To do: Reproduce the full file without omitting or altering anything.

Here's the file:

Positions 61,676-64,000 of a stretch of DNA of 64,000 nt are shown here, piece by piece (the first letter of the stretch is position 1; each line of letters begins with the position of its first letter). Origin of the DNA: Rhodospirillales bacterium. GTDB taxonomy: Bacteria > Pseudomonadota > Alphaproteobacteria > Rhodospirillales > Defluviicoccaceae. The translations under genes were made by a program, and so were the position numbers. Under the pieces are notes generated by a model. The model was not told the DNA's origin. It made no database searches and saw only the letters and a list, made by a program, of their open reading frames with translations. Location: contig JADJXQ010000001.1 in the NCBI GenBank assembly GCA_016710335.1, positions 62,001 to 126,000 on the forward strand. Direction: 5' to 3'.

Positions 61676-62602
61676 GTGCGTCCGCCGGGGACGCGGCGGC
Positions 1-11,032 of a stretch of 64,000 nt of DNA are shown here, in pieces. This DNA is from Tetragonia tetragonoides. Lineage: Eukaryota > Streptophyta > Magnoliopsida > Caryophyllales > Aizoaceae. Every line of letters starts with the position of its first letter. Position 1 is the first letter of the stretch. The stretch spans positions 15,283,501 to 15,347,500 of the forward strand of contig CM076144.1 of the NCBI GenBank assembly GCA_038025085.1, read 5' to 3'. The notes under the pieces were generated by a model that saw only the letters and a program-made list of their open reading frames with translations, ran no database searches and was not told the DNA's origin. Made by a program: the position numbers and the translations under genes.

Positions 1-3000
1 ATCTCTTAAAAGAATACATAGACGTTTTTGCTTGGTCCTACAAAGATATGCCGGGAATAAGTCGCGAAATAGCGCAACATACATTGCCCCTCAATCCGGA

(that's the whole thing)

Positions 61,676-64,000 of a stretch of DNA of 64,000 nt are shown here, piece by piece (the first letter of the stretch is position 1; each line of letters begins with the position of its first letter). Origin of the DNA: Rhodospirillales bacterium. GTDB taxonomy: Bacteria > Pseudomonadota > Alphaproteobacteria > Rhodospirillales > Defluviicoccaceae. The translations under genes were made by a program, and so were the position numbers. Under the pieces are notes generated by a model. The model was not told the DNA's origin. It made no database searches and saw only the letters and a list, made by a program, of their open reading frames with translations. Location: contig JADJXQ010000001.1 in the NCBI GenBank assembly GCA_016710335.1, positions 62,001 to 126,000 on the forward strand. Direction: 5' to 3'.

Positions 61676-62602
61676 GTGCGTCCGCCGGGGACGCGGCGGC
Positions 1-11,032 of a stretch of 64,000 nt of DNA are shown here, in pieces. This DNA is from Tetragonia tetragonoides. Lineage: Eukaryota > Streptophyta > Magnoliopsida > Caryophyllales > Aizoaceae. Every line of letters starts with the position of its first letter. Position 1 is the first letter of the stretch. The stretch spans positions 15,283,501 to 15,347,500 of the forward strand of contig CM076144.1 of the NCBI GenBank assembly GCA_038025085.1, read 5' to 3'. The notes under the pieces were generated by a model that saw only the letters and a program-made list of their open reading frames with translations, ran no database searches and was not told the DNA's origin. Made by a program: the position numbers and the translations under genes.

Positions 1-3000
1 ATCTCTTAAAAGAATACATAGACGTTTTTGCTTGGTCCTACAAAGATATGCCGGGAATAAGTCGCGAAATAGCGCAACATACATTGCCCCTCAATCCGGA